With that said, I’ve decided to take them up on their advice. Something I’ll discuss in the following post!

All in all, I don’t regret a moment of waiting to be seen. While I was sitting there, I was among many other artists, like myself, and had the privilege of making new friends as we exchanged our portfolios with each other! In fact, I’d like to dedicate this post to some of them–

Please meet– Katrina Zidichouski, illustrator and concept artist

and Ryamond Griego, also illustrator and concept artist

There were many more artist I met– I have to sift through business cards to find them, lol, but I hope to share their work too in future features.

Overall, I know I missed like 80% of what was going on around me, but the 20% I did experience was great, and I look forward to going again. Also, a tip for all whose interested in going– don’t let UPS rip you off– they like, hike their prices like 100% to ship stuff you buy– so, play it smart, and bring a luggage bag to check– chances are, you’ll save hundreds!


Also, since I literally never take pics of myself– and Zarl, a friend of ours, took this shot  of Me, Zygona, and Red, who Zy is picking at, I decided to share it.

Thanks for making the journey extra special guys!

Hope you liked this post! Till next time, Enjooooooy 😀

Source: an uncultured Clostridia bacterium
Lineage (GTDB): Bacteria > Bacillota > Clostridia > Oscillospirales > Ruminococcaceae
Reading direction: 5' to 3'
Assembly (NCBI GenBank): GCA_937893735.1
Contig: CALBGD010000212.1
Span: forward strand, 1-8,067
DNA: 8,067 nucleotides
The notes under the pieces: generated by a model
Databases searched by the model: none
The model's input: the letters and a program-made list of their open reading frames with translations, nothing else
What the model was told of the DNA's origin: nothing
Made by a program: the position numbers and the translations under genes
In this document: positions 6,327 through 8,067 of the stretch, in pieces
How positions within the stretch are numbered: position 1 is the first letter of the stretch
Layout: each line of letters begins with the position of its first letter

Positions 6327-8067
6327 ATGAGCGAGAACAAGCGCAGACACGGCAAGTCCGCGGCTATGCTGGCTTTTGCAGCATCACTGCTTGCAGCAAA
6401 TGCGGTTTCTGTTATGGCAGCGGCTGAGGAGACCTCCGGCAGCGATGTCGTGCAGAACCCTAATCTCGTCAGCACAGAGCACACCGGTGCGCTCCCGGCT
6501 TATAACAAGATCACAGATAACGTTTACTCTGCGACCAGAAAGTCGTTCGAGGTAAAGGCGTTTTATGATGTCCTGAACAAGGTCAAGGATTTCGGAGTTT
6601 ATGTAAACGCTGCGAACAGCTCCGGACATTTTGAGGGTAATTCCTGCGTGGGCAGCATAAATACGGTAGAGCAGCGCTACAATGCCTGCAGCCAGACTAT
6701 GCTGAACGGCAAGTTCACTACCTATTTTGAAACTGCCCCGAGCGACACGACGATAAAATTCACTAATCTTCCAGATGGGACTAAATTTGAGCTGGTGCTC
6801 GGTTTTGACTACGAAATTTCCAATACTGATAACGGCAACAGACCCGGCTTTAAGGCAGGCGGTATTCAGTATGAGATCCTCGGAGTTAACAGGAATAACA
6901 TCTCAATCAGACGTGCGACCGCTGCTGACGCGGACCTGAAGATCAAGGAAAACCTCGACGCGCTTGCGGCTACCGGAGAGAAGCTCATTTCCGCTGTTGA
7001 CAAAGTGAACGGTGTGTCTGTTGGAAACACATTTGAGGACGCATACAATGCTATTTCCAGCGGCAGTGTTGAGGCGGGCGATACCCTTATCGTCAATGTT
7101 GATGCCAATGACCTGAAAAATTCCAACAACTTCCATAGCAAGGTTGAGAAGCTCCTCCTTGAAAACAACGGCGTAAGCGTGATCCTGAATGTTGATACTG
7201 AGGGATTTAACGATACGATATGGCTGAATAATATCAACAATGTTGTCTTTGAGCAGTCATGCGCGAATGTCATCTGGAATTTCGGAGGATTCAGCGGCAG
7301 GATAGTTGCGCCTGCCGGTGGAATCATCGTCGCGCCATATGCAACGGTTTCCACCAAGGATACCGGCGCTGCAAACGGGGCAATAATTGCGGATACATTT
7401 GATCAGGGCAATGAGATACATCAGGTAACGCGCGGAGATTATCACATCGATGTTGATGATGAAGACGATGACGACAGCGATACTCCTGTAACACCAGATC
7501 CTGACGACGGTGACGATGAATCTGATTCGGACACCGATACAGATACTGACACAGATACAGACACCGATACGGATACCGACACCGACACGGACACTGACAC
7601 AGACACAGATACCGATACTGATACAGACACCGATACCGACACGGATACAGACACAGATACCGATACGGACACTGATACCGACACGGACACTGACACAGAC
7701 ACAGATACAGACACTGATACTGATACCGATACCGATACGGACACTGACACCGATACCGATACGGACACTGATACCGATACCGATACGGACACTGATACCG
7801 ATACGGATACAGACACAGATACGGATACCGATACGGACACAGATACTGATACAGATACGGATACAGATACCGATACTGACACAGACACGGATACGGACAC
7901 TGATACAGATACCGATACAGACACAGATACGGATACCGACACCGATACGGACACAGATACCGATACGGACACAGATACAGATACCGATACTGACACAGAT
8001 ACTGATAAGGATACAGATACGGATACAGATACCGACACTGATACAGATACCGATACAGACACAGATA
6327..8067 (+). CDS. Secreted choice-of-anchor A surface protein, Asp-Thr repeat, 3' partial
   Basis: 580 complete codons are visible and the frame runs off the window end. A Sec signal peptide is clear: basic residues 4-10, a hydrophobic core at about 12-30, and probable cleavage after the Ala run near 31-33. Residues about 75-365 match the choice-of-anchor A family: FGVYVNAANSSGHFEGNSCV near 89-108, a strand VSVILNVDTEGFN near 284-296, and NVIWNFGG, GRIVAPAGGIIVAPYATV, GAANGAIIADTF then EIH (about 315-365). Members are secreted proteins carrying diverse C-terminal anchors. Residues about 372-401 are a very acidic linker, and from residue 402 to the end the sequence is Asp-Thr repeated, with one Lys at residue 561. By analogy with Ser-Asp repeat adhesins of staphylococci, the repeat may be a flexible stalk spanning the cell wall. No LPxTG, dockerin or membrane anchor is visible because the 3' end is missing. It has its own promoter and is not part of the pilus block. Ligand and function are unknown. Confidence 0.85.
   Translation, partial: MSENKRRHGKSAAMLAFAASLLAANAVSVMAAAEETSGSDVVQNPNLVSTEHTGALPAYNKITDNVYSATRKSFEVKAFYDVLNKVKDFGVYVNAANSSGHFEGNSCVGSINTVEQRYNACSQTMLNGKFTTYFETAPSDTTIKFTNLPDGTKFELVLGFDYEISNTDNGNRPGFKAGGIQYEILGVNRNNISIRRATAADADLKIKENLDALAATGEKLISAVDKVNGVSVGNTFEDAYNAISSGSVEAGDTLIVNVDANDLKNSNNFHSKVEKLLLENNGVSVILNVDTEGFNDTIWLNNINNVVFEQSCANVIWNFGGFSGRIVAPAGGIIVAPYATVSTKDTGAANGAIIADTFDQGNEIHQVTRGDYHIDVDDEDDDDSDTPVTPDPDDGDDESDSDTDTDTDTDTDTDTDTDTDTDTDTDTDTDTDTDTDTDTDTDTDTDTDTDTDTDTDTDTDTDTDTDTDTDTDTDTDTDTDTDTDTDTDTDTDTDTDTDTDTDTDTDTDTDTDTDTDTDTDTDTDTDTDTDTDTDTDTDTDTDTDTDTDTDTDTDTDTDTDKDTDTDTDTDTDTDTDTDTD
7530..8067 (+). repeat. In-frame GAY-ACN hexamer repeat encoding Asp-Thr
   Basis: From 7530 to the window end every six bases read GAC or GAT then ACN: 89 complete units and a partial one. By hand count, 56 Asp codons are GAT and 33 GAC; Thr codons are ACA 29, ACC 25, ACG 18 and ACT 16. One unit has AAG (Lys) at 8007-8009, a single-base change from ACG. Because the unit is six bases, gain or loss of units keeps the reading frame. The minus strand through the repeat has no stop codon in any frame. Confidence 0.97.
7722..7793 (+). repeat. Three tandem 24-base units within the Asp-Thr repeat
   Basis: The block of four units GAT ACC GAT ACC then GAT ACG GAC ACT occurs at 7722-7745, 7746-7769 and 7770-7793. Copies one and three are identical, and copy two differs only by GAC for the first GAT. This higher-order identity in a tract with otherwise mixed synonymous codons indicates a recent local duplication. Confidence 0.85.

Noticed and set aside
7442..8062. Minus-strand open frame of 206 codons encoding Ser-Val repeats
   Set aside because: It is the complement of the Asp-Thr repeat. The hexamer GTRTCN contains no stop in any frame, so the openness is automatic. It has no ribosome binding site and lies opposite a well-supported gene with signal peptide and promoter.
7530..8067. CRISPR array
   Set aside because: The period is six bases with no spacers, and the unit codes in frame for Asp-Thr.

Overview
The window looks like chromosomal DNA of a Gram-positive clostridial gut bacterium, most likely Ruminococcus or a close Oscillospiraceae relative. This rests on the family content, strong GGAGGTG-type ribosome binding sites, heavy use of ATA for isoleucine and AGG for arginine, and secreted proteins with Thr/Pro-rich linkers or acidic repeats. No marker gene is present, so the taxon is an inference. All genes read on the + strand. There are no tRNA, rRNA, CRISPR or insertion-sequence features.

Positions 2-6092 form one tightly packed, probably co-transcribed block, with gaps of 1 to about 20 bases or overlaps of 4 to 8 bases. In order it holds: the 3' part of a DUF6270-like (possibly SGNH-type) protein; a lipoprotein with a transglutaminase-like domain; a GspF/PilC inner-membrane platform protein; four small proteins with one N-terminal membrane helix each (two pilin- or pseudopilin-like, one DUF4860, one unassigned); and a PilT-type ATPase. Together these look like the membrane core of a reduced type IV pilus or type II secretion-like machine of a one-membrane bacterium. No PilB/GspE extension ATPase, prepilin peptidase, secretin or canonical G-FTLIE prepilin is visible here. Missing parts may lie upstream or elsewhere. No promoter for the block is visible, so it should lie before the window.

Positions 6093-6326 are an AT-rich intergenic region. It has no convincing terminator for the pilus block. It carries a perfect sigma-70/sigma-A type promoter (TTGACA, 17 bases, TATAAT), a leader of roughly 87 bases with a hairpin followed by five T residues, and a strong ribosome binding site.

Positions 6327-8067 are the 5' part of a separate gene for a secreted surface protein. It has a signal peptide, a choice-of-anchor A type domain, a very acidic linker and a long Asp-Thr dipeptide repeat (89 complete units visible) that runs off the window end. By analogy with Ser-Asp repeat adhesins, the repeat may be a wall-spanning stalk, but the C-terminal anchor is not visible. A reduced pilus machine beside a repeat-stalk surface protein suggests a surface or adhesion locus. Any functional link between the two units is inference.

Thursday Evening Post

“As much as we know and value art – as a society -we expect our best artists to starve.”

An excerpt in the Art Book Review  by Justin Perkins of: Make Art Make Money by Elizabeth Hyde Stevens

A few of you may recall me mentioning Justin before in earlier posts. He and I went to college together and we’re both illustrators, and often times we collaborate and work through ideas. While I’m big on video games and movies, his thing is books. Unfortunately because I have a short attention span, sitting down to read anything more than articles is hard for me.  So the saying goes between us “You read the books, and then tell me about them.”

>_<…Because of this arrangement we have, I consider myself fortunate to have insight on books I’m missing out on reading. Good news though, because of his love for books and study,  Justin has decided to include reviews of his reads.

This book in particular, gives a glimpse into the estranged relationship between creative people and the business world, particularly focusing on the life and work of Jim Henson, creator of the Muppets. It’s an interesting read, and I encourage you to check out his review, and the painting he did to accompany it!

And as always, Enjoy!

Justin Perkins


I am a big reader, most of the time I’m reading something. So I decided to share what I read in the form of book reviews. I planning on reviewing mostly art books or things that deal with creativity in some way, but maybe in the future I will go into some of the other kinds of books I read.

Originally published in 2013, Make Art Make Money isn’t your typical book with 10 lessons that will set you on the path to greatness. I doesn’t give you a straight forward answer to the question “How do I make my art make me money?” Instead the book is more like a conversation with a wise grandparent. In this book Stevens uses the life and work of Jim Henson (creator of the Muppets) to illustrate how an artist may maintain balance between making art profitable and staying true to their vision.